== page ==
Basim Magdy, 'No Shooting Stars'

Basim Magdy Exhibition at the Arnolfini in Bristol

25 June 2017 | London Calling

Human beings have always needed utopias. Our heady, squeezed fraction of time and space on this planet means too little to too many unless we can dream of better things beyond, and what is art if not the stuff of dreams? Make of that what you will - Basim Magdy makes a lot of it. In his debut UK solo show, the innovative Egyptian artist uses dreamlike visuals and surreal, pointed slogans to predict the future. It's an exhibition that veers between earnest crackpot revolutionary and sarcastic millennial on mushrooms, in which Magdy explores, mocks, and admonishes the modern world through a trippy blend of video installation, painting, photography and sculpture.

At first glance, the artwork of Basim Magdy can be disorienting. It would seem that this is absolutely by design, for, as the exhibition booklet explains, his art is 'rooted in dreams, scientific theory and failed utopian ambitions'. Once you stitch these together, you find yourself with a trio of concepts corresponding suspiciously closely to Freud's famous model of the psyche: utopian ambitions as the superego, scientific theory as the ego, and dreams as the unconscious, or the id. Displayed as part of Deutsche Bank's 'Artist of the Year' programme, The Stars Were Aligned for a Century of New Beginnings is full of the pyschic vagaries and overlapping images from these three systems of thought, and the result seriously messes with your mind.

Image Credit: Basim Magdy, 'Every Decade Memory Poses as a Container Heavier than its Carrier'

The title sets the tone for the exhibition. On the one hand, it conveys the pompous optimism of a society that assumes it is taking great strides through the battlefield of progress, even invoking fate in reference to the stars being 'aligned'. But this is in fact charged with irony. Like Bill Murray in the first half of the film Groundhog Day, the world remains unaware that it is repeating the same old mistakes and stuck in a cycle to which it is oblivious, instead drawing on great wells of confidence - 'a century of new beginnings' - wrung from its own delusions. In this exhibition, Magdy visualises this central vicious circle in various ingenious ways.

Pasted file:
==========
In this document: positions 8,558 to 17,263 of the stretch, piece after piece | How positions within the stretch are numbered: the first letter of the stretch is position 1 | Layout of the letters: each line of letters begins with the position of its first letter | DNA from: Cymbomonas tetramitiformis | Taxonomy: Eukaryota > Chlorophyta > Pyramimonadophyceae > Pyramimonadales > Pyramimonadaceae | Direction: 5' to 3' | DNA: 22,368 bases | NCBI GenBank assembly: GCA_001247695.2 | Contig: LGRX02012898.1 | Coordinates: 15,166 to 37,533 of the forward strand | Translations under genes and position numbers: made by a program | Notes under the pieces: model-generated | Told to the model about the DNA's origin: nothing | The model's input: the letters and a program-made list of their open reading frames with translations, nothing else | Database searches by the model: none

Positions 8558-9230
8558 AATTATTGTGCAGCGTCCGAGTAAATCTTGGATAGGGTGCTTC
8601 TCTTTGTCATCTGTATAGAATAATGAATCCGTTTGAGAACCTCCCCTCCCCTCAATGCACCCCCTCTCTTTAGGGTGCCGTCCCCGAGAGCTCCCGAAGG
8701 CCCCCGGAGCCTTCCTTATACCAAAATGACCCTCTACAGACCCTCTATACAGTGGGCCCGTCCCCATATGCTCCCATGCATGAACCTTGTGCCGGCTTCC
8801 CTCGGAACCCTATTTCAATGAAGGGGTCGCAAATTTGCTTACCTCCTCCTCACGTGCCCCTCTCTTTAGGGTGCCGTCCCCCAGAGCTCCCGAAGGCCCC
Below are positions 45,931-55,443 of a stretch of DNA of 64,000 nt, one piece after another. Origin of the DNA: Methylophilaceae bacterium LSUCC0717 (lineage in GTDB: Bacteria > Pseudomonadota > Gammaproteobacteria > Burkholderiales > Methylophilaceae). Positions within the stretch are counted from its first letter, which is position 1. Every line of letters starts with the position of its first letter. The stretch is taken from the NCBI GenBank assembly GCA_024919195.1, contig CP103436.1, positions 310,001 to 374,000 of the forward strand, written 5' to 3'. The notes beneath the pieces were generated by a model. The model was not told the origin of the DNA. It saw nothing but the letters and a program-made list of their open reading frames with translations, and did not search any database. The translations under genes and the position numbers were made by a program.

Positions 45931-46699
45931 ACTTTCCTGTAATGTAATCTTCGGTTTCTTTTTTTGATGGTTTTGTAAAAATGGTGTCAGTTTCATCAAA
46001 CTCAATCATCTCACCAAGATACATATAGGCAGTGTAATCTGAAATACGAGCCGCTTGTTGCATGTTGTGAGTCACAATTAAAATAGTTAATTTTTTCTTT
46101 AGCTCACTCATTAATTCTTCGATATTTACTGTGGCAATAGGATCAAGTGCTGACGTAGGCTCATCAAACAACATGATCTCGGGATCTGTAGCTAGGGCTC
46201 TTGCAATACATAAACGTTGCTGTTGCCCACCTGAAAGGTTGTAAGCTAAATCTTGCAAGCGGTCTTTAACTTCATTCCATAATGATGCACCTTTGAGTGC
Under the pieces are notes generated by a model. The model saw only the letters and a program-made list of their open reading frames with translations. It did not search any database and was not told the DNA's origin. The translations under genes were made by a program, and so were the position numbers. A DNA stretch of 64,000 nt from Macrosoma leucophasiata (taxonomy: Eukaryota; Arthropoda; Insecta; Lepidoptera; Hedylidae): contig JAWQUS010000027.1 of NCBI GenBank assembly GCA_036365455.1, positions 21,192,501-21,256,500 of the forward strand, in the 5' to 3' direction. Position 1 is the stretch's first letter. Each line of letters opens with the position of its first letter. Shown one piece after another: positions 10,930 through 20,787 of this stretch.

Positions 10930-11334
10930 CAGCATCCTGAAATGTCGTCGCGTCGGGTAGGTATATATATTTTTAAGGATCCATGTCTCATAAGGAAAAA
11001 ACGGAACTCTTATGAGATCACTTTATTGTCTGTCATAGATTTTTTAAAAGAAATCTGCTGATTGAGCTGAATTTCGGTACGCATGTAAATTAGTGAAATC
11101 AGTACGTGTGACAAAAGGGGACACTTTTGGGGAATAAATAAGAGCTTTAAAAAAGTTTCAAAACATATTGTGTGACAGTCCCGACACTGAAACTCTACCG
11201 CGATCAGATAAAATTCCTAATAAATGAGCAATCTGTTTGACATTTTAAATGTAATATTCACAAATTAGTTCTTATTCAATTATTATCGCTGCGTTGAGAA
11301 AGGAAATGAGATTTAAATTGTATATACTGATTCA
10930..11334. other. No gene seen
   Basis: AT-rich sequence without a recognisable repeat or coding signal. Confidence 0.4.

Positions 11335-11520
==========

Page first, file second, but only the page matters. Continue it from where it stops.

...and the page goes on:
Image Credit: Basim Magdy, '13 Essential Rules: Rule 4'

The ground floor gallery space at the Arnolfini is currently showing No Shooting Stars (2016), a fifteen-minute-long video artwork made up of a roving patchwork of spliced footage. Magdy’s recent films tend to resemble a psychedelic stream of consciousness, featuring a fast-paced series of superimposed images and narratives, the soundscapes hovering ominously between spacey and sinister. The film is beautiful and strange; its central theme is our relationship with the ocean. Antithetical images are juxtaposed: a darting school of fish merges against a group of candle flames flickering against the darkness, highlighting their uncannily similar jerking, synchronised motion. Grainy blue shots of the sea are then interspersed with a craggy, desert-like landscape, as though seen through binoculars. The moment you've made any clear links, the narrative abruptly moves on.

Image Credit: Basim Magdy, 'No Shooting Stars 1'

Magdy used various post-production techniques to add texture to his footage. One of the most intriguing is his predilection for ‘film pickling’, whereby he dunks the rolls of 16mm film in household chemicals for extended periods of time. This produces the hallucinogenic effects of odd colour washes, flashes of light and areas of degradation in the resulting film, and lends the footage a curiously timeless quality, like stumbling upon old episodes of Star Trek while channel-hopping. The photo essay An Apology to a Love Story that Crashed into a Whale (2016) employs simiilar techniques, and is as delightfully bizarre as its title suggests. It is comprised of a wall of vibrant photographic prints where the opening panel reads, 'If you were an animal, what would you be? A whale. They're too big to care.'

Image Credit: Basim Magdy, 'An Apology to a Love Story that Crashed into a Whale'

Humour is a device often used by Magdy as a route through this difficult, diffuse subject matter, but it is underpinned with melancholy. His colourful, graphic paintings are frequently embedded with a critique of the anthropocene, this term used to describe an era defined by humans, and the forces that drive and maintain it. In the watercolour/collage They Come in Threes Like Fireworks (2011)  three disembodied heads resembling members of the Blue Man Group hover jauntily against an abstract background. In The Last Day of Written History (2011), a lurid green billboard-sized screen blares out the slogan: THE FUTURE IS YOUR ENEMY as shooting stars pass in the background overhead.

Image Credit: Basim Magdy, 'The Last Day of Written History'

Perhaps, in his work, Magdy is in fact trying to kill off that most human of things: the utopian vision. His films and artworks often seem to imagine a future in which the 'grand narratives' we currently live by will no longer exist, often pointing to a post-anthropocene world. As the artist himself says, cryptically, all futures remain subject to the ravages of time. ‘Any future, may it be progressive or not, catastrophic or utopian, time will end it.’

Basim Magdy: The Stars Were Aligned for a Century of New Beginnings is on display at the Arnolfini in Bristol until 6 August.

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